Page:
Another strength of this book is the plethora of challenges offered by the contributors in particular Amos Yong and Juan Martinez focus on issue of transnationalism. Both argue that white Evangelicals have failed to understand transnationals within the ranks of Evangelicalism. In his chapter “Race and Racialization in a Post-Racist Evangelicalism: A View from Asian America,” Yong, dean of the School of Divinity at Regent University, criticizes white Evangelicals for neglecting “to understand the Christian faith in a global context.” According to Yong, Asian immigrants and Asian Americans possess a “global consciousness” that negates the need to assimilate into American Evangelicalism (53). In addition, this issue is important for Latino Evangelicals as asserted by Juan Martinez, a professor and administrator at Fuller Theological Seminary. In his chapter “Serving Alongside Latinos in a Multiethnic, Transnational, Rapidly Changing World,” Martinez maintains that Latino students in US seminaries offer a rich, global, and dynamic spiritual perspective “that may be better able to respond to postmodern reality” (67). Because of this, seminaries should open ways for non-Latino students to learn from their Latino counterparts regarding ministering in “an increasingly diverse world” (67).
Though this book offers a wide scope of the negative impact of race on Evangelicalism, including the entire Lutheran Church-Missouri Synod’s study on race published in 1994 found in the appendix, it suffers from a modest lack of cohesion in its organization. For example, Rivera’s chapter on problems faced by African-American and Latino students lacks coordination with others in that it fails to highlight minority leadership in the church or in the academy specifically. Carl Ellis’ chapter on discipling urban young men though highly practical and informative also fails to connect solidly with other contributions. Both of these chapters upset the flow of the book.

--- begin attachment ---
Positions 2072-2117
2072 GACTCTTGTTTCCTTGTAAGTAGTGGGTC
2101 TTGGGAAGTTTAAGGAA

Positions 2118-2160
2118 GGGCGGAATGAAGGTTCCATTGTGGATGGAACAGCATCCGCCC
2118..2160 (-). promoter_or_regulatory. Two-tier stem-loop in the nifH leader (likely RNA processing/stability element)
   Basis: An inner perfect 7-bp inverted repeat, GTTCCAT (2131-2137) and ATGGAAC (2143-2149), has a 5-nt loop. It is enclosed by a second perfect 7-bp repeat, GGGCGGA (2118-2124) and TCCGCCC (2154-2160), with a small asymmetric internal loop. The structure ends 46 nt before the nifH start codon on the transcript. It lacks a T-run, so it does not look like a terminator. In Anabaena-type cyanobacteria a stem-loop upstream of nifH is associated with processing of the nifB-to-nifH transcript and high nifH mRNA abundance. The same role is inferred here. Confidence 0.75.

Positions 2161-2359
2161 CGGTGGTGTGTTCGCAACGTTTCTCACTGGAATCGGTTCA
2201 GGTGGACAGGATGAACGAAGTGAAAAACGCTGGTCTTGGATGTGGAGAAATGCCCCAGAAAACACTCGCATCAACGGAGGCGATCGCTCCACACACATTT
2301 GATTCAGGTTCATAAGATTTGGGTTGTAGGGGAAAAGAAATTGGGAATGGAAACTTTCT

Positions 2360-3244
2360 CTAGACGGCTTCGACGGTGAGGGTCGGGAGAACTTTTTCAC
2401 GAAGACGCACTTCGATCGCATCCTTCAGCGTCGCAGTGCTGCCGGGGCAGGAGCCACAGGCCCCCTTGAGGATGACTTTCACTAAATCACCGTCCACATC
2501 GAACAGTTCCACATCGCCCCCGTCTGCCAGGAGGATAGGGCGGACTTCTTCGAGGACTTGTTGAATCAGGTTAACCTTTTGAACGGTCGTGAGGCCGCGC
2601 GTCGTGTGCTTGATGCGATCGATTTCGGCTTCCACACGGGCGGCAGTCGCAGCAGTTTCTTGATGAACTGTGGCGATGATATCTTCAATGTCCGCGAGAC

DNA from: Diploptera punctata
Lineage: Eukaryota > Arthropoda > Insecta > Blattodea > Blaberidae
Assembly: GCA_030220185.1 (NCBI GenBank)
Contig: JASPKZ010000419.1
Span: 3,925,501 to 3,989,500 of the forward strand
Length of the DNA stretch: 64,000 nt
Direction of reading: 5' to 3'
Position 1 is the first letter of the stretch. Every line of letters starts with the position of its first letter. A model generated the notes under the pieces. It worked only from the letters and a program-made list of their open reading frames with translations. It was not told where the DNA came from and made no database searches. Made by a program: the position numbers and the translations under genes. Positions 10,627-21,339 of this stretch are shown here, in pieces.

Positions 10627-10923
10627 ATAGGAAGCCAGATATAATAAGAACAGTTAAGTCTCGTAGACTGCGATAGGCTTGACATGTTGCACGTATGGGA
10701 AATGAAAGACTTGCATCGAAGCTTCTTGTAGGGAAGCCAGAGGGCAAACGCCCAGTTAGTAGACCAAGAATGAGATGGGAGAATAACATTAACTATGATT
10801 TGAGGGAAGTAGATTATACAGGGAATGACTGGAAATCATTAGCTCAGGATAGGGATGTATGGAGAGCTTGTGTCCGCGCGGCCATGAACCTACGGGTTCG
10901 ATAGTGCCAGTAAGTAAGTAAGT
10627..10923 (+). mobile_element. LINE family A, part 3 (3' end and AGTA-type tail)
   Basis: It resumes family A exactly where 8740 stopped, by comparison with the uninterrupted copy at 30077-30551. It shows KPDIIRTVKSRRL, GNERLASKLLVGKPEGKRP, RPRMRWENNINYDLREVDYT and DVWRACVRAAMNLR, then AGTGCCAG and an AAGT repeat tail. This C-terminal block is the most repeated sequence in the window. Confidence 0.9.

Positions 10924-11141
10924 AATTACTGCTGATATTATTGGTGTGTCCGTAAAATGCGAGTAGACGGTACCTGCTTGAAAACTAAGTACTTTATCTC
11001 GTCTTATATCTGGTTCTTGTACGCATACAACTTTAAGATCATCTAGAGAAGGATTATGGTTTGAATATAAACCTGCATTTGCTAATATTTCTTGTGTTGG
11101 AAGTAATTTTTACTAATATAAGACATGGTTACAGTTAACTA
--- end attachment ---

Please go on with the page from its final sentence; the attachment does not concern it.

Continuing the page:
Despite the forgivable problem of seamless of cohesion, Bradley’s edited collection is critical for Evangelicals during this period of heightened racial sensitivity in America. Its candor should be taken as truth-telling and redemptive, and it deserves to be read by all Evangelicals carefully with open ears and open hearts. Bradley concludes with a stinging yet important assertion regarding how to proceed in this work of racial reconciliation in Evangelical churches: there must be a discussion of white privilege in order for white Evangelicals “to use their privilege redemptively in a broken world” (153). If such an inclusion is carried into the conversation of racial reconciliation there would be much fruit born and needed healing will occur.
Eric Michael Washington is assistant professor of history and director of African and African Diaspora Studies at Calvin College. He is primarily interested in studying the African American church from its development in the late 18th century through the 19th century, and individual Christians, primarily Calvinists. He also has a growing academic interest in the growing “Black and Reformed” movement in North America.